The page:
Sulfur Recovery – GT-SPOC & Tail Gas Treating

GT-SPOC: Rethinking Sulfur Recovery

GT-SPOC is a unique technology developed and tested by ConocoPhillips and is now exclusively licensed worldwide by GTC Technology.  GT-SPOC  is a selective partial oxidation catalytic combustion of hydrogen sulfide via a “modified Claus” process.  GT-SPOC  offers substantially reduced footprint, and lower capital costs compared to conventional Claus processes. 

Process Overview

As with traditional Claus designs, sour gas from the amine regeneration and sour water stripper off-gas, or both, is mixed with air or oxygen and sent to the GT-SPOC  unit.  Instead of the traditional combustion section, GT-SPOC  utilizes GT-CataFlame, a catalytic combustion section which allows the reaction to occur at exceptionally high space velocities, and very short contact time.  These reaction conditions also enable the destruction of hydrocarbons and ammonia.  H2S and SO2 then react with each other to produce sulfur and water. 

H2S + 1½ O2 → SO2 + H2O

2H2S + SO2 → 3/x Sx + 2H2O

3H2S + 1½ O2 →3/x Sx + 3H2O

The gas exits the SPOC  section and enters a waste heat boiler where heat is recovered, sulfur is condensed, and medium pressure steam is generated. Unreacted gases are reheated in a proprietary reheating section before introduction to the first Claus reactor.  Following this, the sulfur is condensed before reheating and introduction into the second Claus reactor. Low pressure steam is generated as the sulfur condenses. The number of Claus catalyst stages depends on the acid gas concentration and desired level of sulfur recovery required. 

The GT-CataFlame  section avoids a traditional problem with Claus units where start-up, shut-down and variations in the hydrocarbon content create excess SO2 or soot, depending on the air ratio, creating a cascade of operating issues downstream.  In the With GT-SPOC  the air demand for the partial oxidation of fuel gas is similar to the air demand for the partial oxidation of H2S.  This allows for a seamless transition between fuel gas and acid gas, allowing for easy start-up and shut-down.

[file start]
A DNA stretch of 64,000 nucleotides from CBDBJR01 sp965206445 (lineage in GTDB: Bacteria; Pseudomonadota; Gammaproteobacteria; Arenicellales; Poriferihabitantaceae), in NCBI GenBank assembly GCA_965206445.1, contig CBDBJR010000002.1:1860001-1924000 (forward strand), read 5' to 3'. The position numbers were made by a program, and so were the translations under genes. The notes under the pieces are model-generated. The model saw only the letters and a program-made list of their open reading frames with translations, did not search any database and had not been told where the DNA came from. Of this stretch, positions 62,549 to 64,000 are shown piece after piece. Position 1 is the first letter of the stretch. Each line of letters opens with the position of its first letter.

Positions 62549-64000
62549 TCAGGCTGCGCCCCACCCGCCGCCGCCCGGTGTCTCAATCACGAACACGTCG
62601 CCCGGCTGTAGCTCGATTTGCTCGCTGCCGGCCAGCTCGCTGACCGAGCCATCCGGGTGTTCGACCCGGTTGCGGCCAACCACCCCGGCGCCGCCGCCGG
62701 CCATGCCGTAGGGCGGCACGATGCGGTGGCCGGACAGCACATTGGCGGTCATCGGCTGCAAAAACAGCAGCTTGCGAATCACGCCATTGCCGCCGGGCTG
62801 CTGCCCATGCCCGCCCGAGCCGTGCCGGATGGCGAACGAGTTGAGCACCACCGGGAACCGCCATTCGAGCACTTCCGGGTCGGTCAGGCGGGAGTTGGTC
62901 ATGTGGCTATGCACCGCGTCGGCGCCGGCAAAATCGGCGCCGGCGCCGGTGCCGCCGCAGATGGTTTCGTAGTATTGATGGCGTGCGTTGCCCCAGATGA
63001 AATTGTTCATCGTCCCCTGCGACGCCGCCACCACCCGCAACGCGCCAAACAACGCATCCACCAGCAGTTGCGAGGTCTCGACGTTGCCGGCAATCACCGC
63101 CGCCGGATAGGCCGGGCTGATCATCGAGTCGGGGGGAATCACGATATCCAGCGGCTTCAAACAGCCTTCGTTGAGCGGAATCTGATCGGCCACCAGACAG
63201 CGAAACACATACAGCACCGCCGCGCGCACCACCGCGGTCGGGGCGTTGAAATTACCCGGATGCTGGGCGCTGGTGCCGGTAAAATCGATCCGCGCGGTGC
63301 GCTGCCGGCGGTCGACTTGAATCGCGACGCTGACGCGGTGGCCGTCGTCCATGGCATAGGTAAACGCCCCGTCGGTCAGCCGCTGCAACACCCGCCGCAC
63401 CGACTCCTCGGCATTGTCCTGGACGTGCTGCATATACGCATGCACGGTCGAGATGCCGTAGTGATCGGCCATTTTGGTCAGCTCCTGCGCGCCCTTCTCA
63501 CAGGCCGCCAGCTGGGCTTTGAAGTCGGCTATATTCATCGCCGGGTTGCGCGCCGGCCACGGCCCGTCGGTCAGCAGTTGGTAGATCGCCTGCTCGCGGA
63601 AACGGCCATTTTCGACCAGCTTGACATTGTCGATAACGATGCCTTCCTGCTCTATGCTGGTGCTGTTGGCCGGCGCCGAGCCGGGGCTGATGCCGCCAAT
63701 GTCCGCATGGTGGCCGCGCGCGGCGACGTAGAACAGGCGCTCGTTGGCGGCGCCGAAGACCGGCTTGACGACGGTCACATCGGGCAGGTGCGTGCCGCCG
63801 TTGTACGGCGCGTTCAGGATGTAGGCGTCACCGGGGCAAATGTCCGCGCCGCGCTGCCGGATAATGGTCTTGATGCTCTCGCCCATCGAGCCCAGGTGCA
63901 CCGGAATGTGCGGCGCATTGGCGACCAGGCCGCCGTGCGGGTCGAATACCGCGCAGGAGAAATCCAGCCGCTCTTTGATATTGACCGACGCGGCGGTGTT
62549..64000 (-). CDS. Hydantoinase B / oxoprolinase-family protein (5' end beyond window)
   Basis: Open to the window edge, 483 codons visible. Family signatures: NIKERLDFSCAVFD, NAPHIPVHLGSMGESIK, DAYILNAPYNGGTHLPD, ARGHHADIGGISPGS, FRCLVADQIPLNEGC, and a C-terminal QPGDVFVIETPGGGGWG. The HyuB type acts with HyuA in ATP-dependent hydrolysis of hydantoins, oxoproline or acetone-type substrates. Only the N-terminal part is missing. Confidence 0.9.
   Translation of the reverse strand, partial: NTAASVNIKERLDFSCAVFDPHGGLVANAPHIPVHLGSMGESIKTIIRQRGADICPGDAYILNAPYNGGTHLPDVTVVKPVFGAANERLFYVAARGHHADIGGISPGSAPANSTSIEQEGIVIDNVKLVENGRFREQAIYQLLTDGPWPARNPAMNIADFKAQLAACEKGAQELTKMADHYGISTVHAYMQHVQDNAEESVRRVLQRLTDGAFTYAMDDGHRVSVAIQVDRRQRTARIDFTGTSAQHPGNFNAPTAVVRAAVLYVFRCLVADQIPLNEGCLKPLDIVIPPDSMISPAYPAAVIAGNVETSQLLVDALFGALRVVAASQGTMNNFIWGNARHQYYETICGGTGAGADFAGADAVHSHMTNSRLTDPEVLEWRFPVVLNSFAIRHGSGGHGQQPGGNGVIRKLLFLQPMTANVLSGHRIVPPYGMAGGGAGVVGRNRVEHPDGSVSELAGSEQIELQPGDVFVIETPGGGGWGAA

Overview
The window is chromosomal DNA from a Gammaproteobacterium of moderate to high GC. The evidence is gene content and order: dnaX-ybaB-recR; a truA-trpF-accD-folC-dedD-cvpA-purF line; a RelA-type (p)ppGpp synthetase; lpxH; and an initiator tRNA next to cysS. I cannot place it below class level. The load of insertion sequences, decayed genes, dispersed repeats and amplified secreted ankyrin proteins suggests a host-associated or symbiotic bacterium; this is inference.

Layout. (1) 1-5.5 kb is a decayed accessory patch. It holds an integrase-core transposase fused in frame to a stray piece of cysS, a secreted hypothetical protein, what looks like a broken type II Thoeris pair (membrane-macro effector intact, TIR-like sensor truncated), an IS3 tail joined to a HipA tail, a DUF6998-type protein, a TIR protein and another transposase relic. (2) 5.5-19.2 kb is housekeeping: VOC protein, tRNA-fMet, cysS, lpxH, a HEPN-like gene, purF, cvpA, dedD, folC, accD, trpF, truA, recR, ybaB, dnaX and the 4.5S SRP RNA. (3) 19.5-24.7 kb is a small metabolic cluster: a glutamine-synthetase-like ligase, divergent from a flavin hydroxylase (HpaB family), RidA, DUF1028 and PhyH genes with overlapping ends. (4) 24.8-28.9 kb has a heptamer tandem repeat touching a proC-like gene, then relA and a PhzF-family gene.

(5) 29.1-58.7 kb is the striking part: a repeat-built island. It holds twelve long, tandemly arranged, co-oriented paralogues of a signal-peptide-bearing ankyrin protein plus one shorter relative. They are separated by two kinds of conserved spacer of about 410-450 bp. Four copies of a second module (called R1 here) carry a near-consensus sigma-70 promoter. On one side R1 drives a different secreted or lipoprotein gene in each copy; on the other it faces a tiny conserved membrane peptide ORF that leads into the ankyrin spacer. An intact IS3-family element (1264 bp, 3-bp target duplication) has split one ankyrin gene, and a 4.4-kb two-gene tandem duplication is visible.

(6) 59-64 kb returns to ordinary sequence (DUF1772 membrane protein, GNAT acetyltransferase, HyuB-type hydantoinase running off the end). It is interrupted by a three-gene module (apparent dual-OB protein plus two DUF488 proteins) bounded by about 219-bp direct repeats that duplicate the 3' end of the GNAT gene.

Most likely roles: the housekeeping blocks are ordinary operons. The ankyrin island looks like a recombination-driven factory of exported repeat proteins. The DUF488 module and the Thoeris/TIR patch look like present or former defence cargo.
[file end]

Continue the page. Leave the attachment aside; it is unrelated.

The reduction or elimination of COS, and CS2 formation also allows a reduction in Claus reactor bed size, allowing for the entire unit to be collapsed to a single vessel. 

A number of variations on this technology that can be applied, depending on the acid gas concentration, ammonia content, and specific situations. A variety of tail-gas treating options are also available, including caustic treating. 

Normal Operating Ranges

  • H2S concentration from 25 – 97%
  • NH3/H2S ratio of up to 42%
  • Recoveries from 98.5 to 99.99%
  • The compact SPOC reactor volume allows for a significantly reduced unit footprint compared to conventional “modified Claus”
  • Lower capital cost
  • Easier start up and shut down
  • Destruction of ammonia, BTX, cyanide and heavy hydrocarbon
  • Significant reduction in unit warm up/cool down times
  • Reduction in interconnecting piping and equipment
  • Self-draining

GT-SPOC Technology

Process Advantages

The GT-SPOC process offers the inherent benefits of the “modified Claus” process, along with the advantage of a partial oxidation section which minimizes undesirable byproduct formation.

Applications

GT-SPOC  is applicable for treating amine and sour water sour streams typical in refinery, and gas processing and coke oven plants.